though similar in looks, habits and often confused
by the aquarist, Corydoras hastatus and C.
pygmaeus, Knaack,1966 have differing reproductive
modes. Previous efforts to induce C. hastatus
to spawn have met with no success, although spawning
of their own volition had been observed in my Corydoras
community tank, where two young C. hastatus
have been produced over a six-month period.
may not have spawned in the prepared tank because
only ten fish were available - 5 males, 3 females
and 2 juvenile fish. This I felt was a little low
in numbers as C. hastatus are a naturally shoaling
My total stock of 10 C. hastatus were introduced
into a 61cm x 25cm x 25cm tank filled to 10cm with
stock tank water (pH 6.87 Temp. 72°F). Substrate
was Dorset pea and sandy outcrops. The tank was planted
with different Cryptocoryne's and pieces of bogwood.
After the fish were introduced the tank was topped
up with fresh tap water - Temp. 72°F. the tank
was lit by room lighting.
A week and several water changes later, the C.
hastatus were very inactive. All of them were
hiding at the rear of the tank and were seldom seen
shoaling in the normal manner. This action was expected.
I decided to introduce 10 C. pygmaeus. This
should lift the C. hastatus off the gravel
and make them feel more at ease.
It had paid off. Both C. hastatus and C.pygmaeus
were shoaling together and feeding well. Water conditions
were pH 6.8, temp. 72°F.
The fish have been observed for the past few days
and the extra fish have made a great difference. C.pygmaeus
spawned, laying 40 - 50 eggs on the front glass and
on the plants. The spawning was typical of C. aeneus
(Gill,1858) and C. paleatus (Jenyns, 1842).,
i.e. plenty of activity. The C. pygmaeus were
not removed as the C. hastatus have become
very active and the eggs were not being eaten. Checking
the tank that evening, 5 male C. hastatus were
seen chasing one female. There was a very interesting
point the female's eyes were completely black. The
iris was not visible - only the pupils could be seen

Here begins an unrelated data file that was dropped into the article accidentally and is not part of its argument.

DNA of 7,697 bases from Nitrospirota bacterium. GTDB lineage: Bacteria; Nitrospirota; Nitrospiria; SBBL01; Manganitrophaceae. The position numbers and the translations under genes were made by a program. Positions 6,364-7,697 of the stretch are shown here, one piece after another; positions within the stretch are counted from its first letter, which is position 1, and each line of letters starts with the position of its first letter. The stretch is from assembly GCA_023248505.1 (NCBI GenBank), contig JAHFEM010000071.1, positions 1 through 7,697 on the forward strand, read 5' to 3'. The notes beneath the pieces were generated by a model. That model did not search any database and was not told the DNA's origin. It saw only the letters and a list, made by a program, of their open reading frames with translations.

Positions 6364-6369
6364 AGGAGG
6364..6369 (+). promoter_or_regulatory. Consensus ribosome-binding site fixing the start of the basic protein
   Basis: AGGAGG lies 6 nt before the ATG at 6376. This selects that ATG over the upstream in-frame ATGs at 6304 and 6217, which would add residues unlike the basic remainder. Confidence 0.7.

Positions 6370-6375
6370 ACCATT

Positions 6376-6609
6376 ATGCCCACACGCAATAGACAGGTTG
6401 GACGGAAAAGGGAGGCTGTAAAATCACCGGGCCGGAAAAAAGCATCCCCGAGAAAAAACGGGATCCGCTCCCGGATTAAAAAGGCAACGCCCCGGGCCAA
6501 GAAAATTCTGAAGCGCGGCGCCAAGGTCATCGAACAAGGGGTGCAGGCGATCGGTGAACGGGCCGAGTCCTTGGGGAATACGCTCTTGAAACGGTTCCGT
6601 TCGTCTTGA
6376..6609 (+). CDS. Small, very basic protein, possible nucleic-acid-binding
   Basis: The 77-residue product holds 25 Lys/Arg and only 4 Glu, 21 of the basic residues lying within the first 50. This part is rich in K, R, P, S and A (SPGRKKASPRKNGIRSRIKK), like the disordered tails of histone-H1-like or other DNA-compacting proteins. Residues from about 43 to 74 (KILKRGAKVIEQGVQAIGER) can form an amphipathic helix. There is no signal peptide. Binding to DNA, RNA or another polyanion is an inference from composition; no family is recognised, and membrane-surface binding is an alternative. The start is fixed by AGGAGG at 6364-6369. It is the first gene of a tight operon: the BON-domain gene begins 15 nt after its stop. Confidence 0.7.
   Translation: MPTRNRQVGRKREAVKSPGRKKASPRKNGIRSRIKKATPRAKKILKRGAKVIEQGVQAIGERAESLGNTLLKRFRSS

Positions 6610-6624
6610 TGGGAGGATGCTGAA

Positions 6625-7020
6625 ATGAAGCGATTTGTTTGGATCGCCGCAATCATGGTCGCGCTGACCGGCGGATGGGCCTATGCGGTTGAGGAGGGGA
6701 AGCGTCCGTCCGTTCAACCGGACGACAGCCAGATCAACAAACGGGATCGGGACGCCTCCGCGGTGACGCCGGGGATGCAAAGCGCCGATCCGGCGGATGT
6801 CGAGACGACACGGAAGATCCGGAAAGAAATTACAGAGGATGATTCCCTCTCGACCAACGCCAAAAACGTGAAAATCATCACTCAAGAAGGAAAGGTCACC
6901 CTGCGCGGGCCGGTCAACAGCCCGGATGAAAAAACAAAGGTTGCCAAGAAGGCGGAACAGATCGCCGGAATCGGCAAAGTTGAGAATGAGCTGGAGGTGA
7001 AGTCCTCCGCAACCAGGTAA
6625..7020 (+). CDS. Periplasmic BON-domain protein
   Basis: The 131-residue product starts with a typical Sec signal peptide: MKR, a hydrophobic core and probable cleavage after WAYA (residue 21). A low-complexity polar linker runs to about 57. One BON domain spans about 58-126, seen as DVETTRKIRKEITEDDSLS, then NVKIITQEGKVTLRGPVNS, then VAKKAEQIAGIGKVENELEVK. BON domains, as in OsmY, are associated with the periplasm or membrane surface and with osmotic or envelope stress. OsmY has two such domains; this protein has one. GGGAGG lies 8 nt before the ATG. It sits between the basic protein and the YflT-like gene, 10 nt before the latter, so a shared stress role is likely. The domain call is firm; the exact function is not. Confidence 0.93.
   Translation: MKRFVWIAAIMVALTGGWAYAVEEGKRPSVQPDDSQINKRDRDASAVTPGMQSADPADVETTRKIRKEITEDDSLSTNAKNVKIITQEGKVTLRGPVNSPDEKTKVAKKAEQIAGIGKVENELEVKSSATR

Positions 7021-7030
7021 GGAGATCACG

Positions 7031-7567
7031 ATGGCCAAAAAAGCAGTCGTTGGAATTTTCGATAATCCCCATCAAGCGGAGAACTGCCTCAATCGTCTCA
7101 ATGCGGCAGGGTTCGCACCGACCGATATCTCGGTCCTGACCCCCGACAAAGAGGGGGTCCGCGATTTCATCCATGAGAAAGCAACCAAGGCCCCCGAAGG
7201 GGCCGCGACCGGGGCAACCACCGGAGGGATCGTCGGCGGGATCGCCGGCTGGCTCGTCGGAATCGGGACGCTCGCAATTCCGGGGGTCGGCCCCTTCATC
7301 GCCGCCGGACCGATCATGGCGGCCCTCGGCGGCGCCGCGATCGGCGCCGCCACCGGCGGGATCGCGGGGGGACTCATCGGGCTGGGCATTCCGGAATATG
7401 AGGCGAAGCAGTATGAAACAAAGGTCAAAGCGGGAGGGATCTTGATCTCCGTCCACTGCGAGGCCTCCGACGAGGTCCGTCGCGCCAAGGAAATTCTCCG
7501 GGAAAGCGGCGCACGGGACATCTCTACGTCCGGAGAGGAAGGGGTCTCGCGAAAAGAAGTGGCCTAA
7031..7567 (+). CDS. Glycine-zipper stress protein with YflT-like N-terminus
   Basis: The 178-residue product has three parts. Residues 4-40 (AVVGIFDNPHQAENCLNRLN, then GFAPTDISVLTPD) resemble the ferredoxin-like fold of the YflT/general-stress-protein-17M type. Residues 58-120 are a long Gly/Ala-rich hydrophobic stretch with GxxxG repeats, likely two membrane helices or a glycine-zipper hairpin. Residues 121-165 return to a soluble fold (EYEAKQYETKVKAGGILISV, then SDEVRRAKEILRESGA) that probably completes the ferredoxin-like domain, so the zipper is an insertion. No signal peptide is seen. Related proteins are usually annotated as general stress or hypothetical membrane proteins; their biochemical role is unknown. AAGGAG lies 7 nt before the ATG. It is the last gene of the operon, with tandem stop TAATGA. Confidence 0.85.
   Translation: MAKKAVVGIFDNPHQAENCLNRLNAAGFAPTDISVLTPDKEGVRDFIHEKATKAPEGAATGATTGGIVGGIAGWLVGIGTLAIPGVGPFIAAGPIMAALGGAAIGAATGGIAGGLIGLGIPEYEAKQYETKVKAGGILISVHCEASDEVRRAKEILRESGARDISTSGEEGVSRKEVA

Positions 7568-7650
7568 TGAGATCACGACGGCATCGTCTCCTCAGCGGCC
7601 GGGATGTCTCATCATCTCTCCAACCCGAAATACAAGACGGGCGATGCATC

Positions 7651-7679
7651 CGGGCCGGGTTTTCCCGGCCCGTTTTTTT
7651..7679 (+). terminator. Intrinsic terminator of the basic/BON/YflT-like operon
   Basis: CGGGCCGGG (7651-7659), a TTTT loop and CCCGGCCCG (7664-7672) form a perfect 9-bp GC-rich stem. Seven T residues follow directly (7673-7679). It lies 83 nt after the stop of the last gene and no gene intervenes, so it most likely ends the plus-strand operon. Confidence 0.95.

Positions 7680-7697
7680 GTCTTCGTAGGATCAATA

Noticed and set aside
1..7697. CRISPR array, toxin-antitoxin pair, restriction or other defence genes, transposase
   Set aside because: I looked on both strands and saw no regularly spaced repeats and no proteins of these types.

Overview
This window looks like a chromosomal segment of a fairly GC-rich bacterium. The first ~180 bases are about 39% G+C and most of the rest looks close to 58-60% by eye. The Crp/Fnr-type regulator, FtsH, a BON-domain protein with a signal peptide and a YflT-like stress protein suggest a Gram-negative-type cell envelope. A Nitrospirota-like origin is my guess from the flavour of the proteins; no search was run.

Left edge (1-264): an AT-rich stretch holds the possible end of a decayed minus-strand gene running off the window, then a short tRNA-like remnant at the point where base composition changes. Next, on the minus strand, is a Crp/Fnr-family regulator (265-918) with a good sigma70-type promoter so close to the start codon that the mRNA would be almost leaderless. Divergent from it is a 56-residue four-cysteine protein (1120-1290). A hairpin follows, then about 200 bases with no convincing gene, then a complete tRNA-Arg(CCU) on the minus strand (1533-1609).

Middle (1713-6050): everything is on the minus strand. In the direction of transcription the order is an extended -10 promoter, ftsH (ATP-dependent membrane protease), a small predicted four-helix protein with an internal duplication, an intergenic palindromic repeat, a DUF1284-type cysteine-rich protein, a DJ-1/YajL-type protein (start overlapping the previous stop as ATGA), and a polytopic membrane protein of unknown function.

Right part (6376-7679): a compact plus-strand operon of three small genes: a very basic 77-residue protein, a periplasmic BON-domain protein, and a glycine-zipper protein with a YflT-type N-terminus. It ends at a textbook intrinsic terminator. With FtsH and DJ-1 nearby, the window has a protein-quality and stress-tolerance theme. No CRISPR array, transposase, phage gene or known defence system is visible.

and they were jet black. The males chased the female
for 2 hours and no eggs were laid. I was ready to
give up when I noticed the female with one very small
egg held firmly in her ventral fins. Actual delivery
of the egg was not seen, but the males were all quivering
round her at this time. (The other females were shoaling
with the C. pygmaeus and their eyes were normal.
With the egg cradled in her ventral fins, she then
began to swim over and under the plant leaves with
the males in close pursuit. They seemed to be cleaning
the leaves. She swam around with the one egg for half
an hour, before depositing it under a plant leaf.
I am quite sure only one egg was laid at this time.
This spawning activity has continued in the evening
for 2 weeks. Only one female spawning at a time, and
laying only one egg. Whether or nor it is the same
female each time is hard to tell as they are all similar
in size. During the period when the C. hastatus
spawned, fry were seen in the tank. They were silver
in colour with 2 - 4 dark patches along the back.
Some had a distinct black patch through the caudal
peduncle. As the fry grew, 4 C.hastatus fry
of varying sizes were seen swimming with the 30 C.
1) To date
(mid- March). The C. pygmaaeus have not spawned
again, but still the odd C. hastatus appears.
Could the C. hastatus be a periodic spawner,
as are some of the Julidochromis species from
2) The eyes
of the spawning female turned completely black. The
gold iris vanished and the full eye appeared black.
3) The growth
rate of the C. hastatus is quicker than that
of C. pygmaeus. The older C.hastatus
are 1cm whereas the 30 C.pygmaeus are under
Powder food was fed as soon as the first fry were
seen and thereafter every day in small quantities
for any newly hatched fry. Brine shrimp and micro
worm were fed along with normal daily food for adult
the high mortality rate reported by some aquarists,
which can occur at 4/ 6 weeks period, i.e. the fry
will try to lift to the water surface and spin to
the bottom (water depth does not matter). The fry
were very weak and wasting away and would die in a
week. The size of the fry seems to be the important
factor - not the age. I have a few theories:
a) At first I thought that a nutritional
deficiency was the trouble. If the fry were left with
the parents the high mortality rate did not occur.
Perhaps the parents helped feed the fry, or they received
nutrition from mulm caused by the parents. Of course
you will lose some due to the parents eating fry or
eggs. No deaths occurred. Could the fry be developing
their secondary breathing system and getting chilled
(as do anabantids when the labyrinth organ is developing).
Lately, a very high success rate with C. barbatus
(Quoy & Gaimard,1824) and C. aeneus, with
the parents removed, perhaps the tanks were higher
than normally used and so water and air temperature
were not equal Or can it be put down to bad management.
This article first appeared
in the Catfish Association of Great Britain Newsletter
Photo Credit: ©